The Tuesday Evenings At The Modern lecture series on November 11 gave the audience a great opportunity to hear Eric Fischl speak, and we came with appetites to hear from the artist directly of his well-known work and history.
What many of us sought was not the Fischl menu with which we were familiar. We come hoping for those fascinating “secret recipe” anecdotes that tell us how a cook became a famous five-star chef.
Fischl opened the lecture with the story of one of his first Big Moments, in which an exhibition curated by Jean-Christophe Ammann more or less propelled him from being just one of “Seventeen Artists” at the Vancouver Art Gallery in 1976, to inclusion two years later in “Neun Kanadische Kunstler” at Kunsthalle Basel, Switzerland. Everyone knows that restaurant food is more exclusive and better when the menu isn’t printed in English.
He described Ammann as his mentor and patron, who returned to Fischl’s New York studio in the formative period of Sleepwalker, which he completed in 1979. As Fischl recalled the visit, he said: “He [Ammann] was a handwringer. He was chuffing around my studio wringing his hands, and muttering statements like ‘This is bad. This is wrong. This is no good… .” And that after some specific pronouncements on just what was ‘bad’ about a masturbating teen standing ankle deep in a child’s wading pool, Ammann then just walked out. More than just a story was Fischl’s revelation about this serving of cold fish:
“Every artist has a list of things that they fear is wrong with themselves or their art. If a critic criticizes the art, and gives a list of wrongs with which the artist doesn’t agree with, then you just shrug your shoulders and insist that if they have a problem, then it’s their problem.” But Fischl confessed that: “I had a list of seven or eight things which I thought in my gut were wrong with Sleepwalker, and he hit every single one of them! So then you have to sit down and do a reality check, because you know that there is some—or a lot—of truth in what was said… .”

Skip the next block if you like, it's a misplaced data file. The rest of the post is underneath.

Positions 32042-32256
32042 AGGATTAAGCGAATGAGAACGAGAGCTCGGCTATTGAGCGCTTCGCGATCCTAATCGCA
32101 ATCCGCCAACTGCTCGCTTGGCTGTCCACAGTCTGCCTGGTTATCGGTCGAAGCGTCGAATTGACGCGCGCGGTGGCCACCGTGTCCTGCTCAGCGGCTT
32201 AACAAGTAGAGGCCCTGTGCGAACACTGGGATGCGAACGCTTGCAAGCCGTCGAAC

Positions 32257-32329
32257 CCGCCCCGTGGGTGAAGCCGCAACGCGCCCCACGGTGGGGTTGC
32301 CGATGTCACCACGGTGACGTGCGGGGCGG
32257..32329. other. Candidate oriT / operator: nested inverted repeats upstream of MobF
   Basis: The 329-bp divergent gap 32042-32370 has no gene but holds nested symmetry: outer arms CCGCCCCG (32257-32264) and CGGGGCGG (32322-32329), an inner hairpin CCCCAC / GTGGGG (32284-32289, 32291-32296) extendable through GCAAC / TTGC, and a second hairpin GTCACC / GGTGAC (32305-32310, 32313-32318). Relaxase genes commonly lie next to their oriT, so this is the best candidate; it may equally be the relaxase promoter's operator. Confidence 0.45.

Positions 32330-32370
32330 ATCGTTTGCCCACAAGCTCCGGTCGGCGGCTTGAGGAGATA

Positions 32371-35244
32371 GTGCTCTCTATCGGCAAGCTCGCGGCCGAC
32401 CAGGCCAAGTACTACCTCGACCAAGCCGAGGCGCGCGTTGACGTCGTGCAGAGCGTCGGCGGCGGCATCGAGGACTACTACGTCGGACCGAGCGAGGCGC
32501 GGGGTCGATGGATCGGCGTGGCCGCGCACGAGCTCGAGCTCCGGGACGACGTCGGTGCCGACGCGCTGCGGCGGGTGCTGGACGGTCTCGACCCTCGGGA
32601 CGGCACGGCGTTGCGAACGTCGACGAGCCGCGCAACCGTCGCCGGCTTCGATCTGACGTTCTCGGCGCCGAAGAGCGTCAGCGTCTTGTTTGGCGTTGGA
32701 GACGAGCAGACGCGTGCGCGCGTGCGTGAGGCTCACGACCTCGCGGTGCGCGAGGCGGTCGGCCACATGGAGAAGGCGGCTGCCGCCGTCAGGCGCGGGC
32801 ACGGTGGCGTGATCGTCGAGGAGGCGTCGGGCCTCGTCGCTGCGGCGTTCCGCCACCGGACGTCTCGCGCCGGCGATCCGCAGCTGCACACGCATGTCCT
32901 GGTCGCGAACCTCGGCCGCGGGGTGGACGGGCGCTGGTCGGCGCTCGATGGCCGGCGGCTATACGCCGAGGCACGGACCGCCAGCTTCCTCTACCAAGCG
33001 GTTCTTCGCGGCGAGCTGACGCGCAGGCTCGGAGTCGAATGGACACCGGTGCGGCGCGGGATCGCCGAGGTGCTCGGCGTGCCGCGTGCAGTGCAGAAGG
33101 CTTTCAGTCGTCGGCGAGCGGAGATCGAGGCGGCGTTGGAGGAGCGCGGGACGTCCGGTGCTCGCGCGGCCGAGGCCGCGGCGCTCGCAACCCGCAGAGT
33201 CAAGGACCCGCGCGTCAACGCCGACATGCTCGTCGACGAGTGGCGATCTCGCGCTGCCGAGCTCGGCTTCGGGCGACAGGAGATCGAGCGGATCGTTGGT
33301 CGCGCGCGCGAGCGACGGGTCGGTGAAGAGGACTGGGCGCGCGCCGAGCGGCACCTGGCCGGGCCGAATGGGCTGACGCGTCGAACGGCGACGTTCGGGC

In Fischl’s case, his resolve wasn’t to eliminate the figure or change the sexual overtone. As he summarized it, he just “fixed the elbow.” And where that painting is concerned, the rest is history.
As expected, Fischl spoke of his intent to make “Bad” sexually inappropriate paintings with a capital B. But more surprising was his continued passionate admission to being at heart an Abstract Expressionist, caught up in the grandiose gesture of the making of marks and seeking that moment of perfection which arrives through the intuitive process.